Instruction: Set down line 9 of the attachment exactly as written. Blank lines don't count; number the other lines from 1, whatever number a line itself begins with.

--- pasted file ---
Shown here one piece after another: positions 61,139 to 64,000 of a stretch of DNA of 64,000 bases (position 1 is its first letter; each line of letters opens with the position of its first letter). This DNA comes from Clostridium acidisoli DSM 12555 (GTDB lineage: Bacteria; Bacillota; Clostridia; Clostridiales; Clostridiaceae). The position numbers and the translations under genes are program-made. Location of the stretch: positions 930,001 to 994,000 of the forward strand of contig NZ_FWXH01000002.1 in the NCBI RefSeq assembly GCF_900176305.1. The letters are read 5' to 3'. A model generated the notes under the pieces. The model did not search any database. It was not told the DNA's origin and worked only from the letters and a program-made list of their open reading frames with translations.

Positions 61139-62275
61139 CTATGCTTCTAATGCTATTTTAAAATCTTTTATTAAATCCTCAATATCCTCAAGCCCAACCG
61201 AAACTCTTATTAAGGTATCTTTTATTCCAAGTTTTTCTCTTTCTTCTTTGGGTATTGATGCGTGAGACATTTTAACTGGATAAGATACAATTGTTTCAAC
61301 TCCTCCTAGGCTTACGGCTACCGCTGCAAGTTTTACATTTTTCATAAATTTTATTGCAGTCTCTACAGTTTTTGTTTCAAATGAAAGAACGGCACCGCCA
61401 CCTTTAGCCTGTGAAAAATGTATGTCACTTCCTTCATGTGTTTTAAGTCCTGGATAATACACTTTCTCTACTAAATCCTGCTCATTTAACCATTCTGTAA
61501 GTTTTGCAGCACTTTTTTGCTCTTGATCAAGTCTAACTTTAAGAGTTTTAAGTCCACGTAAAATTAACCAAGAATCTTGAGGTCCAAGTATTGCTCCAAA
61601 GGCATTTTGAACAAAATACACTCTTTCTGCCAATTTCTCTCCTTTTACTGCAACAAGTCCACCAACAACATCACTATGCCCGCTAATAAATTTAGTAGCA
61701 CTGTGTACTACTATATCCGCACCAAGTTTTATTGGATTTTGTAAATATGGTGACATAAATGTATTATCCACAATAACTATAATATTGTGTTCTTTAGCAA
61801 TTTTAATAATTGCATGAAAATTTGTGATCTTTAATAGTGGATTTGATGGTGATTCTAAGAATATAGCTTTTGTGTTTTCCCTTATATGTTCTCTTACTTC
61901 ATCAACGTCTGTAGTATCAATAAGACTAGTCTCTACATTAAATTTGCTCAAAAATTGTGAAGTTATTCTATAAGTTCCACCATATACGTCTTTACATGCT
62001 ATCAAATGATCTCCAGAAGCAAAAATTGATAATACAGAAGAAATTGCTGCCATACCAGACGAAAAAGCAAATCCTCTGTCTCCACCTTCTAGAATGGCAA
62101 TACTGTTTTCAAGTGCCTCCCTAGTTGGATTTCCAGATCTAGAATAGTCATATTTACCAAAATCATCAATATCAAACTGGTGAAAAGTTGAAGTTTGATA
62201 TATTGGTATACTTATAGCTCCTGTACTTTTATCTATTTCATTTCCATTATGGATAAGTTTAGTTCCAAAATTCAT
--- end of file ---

61701 CTGTGTACTACTATATCCGCACCAAGTTTTATTGGATTTTGTAAATATGGTGACATAAATGTATTATCCACAATAACTATAATATTGTGTTCTTTAGCAA